TYLER, TX (KLTV) - New name, same fears. Health officials are now referring to the H1N1 virus, as the 2009 H1N1 virus. But there is some hopeful news. National and world health officials say the new virus may not be as deadly as first feared.
But as they continue to target the H1N1 virus local health officials say we're clearly not out of the woods yet, and the piney woods are not exempt. Here in East Texas, schools have closed and highly probable cases are being investigated.
"We won't ever have a number on how many cases we prevented," said Shawn Clifford, the nurse epidemiologist with the Northeast Texas Public Health district. "Those are just public success stories when people don't get sick."
The Public Health Lab of East Texas has been working round the clock, testing and retesting lab results from East Texas flu patients. There have been 286 confirmed cases in the U.S. and only one death. More than 150 lab specimens have been tested at the Public Health Lab. One highly probable case in Van Zandt County was sent to the CDC in Atlanta.
"The transmission has been happening easily, but we have not been having a large percentage of people who are extremely ill," said Clifford.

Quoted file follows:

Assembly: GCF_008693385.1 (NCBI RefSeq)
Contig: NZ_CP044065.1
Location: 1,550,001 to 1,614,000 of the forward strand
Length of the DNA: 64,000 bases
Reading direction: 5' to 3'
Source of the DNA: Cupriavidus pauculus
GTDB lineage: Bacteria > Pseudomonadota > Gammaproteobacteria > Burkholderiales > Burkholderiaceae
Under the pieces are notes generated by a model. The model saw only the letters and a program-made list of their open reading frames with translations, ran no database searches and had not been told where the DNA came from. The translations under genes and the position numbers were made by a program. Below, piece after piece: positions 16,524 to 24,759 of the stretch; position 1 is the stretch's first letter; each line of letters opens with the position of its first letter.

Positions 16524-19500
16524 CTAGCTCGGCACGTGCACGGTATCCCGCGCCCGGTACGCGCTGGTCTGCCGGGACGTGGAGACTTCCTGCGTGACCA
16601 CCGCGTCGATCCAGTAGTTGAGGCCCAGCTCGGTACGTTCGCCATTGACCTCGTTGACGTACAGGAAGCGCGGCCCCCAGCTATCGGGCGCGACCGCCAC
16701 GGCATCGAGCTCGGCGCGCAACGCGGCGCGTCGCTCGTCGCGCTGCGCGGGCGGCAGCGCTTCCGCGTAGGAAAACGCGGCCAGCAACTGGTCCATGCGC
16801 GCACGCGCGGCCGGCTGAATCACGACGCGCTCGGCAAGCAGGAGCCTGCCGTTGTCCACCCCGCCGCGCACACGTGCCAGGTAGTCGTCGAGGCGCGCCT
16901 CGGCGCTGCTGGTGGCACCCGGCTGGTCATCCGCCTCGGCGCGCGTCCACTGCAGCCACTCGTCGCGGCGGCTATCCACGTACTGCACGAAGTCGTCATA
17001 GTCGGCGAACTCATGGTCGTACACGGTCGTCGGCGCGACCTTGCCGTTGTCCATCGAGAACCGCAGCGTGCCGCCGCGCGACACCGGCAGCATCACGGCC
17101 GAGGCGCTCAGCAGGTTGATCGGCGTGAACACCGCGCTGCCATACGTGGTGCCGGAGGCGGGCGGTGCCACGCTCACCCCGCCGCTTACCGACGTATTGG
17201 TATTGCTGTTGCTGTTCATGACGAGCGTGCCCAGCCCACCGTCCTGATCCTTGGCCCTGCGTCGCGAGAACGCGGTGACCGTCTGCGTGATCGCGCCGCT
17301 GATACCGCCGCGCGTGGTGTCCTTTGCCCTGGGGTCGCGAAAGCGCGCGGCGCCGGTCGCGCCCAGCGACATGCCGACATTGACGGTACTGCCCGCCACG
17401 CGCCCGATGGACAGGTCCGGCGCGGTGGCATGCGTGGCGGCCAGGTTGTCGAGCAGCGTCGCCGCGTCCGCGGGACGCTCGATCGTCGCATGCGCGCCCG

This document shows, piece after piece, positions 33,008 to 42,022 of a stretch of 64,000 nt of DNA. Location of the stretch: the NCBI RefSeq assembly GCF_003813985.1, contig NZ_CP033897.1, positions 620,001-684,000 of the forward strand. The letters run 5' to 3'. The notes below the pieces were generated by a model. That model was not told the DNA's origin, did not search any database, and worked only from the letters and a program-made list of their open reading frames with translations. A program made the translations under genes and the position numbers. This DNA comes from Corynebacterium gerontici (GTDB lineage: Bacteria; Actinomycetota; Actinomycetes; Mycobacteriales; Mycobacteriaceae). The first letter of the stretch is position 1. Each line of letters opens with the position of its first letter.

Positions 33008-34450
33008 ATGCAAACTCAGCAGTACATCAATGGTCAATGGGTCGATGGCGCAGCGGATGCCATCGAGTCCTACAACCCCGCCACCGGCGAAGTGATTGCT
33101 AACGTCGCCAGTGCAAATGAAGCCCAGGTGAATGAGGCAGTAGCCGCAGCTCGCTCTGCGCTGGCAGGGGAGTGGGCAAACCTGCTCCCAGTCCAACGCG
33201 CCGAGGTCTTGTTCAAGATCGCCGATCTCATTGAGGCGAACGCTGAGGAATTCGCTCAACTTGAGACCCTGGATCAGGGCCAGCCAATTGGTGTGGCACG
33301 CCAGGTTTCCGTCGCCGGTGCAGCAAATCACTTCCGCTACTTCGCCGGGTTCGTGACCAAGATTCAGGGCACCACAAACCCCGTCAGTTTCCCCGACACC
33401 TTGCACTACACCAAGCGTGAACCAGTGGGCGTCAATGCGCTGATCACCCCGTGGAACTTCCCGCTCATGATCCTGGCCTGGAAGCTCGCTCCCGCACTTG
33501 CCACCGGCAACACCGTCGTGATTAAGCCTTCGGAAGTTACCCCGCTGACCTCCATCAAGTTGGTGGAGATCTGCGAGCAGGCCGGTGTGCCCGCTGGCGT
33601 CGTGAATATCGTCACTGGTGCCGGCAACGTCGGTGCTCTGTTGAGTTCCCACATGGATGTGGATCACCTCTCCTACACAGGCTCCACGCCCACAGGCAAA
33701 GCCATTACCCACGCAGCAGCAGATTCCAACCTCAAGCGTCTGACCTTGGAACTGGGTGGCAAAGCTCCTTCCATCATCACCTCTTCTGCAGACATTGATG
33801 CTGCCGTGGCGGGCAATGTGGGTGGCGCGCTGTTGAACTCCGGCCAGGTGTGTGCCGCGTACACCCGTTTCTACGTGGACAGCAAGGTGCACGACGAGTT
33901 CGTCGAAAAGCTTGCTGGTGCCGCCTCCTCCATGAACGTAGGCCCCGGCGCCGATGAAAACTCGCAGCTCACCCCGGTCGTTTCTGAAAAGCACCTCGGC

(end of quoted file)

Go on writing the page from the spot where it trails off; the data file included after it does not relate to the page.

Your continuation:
She says there's no need to panic, but there's no room for complacency, either.
"We may be in a place where Mexico was three of four months ago," said Dr. Amir Shams.
So we have to be very vigilant.
Shams said the H1N1 spread could come later and said there's fear in the unknown.
"20 to 50 million people died in 1918 pandemic, and no one want to take any risk," said Shams.
That's why he and researchers across the country are working to dissect this new strain. The unknowns mean we can't take our guards down, now.
"We call it overreaction, [but it] may not be really, overreaction," said Shams. "That might be the right thing we're doing. Time will show it."
We're told the results from the highly probable Van Zandt County case will not be in for a few days. However, the patient is recovering well.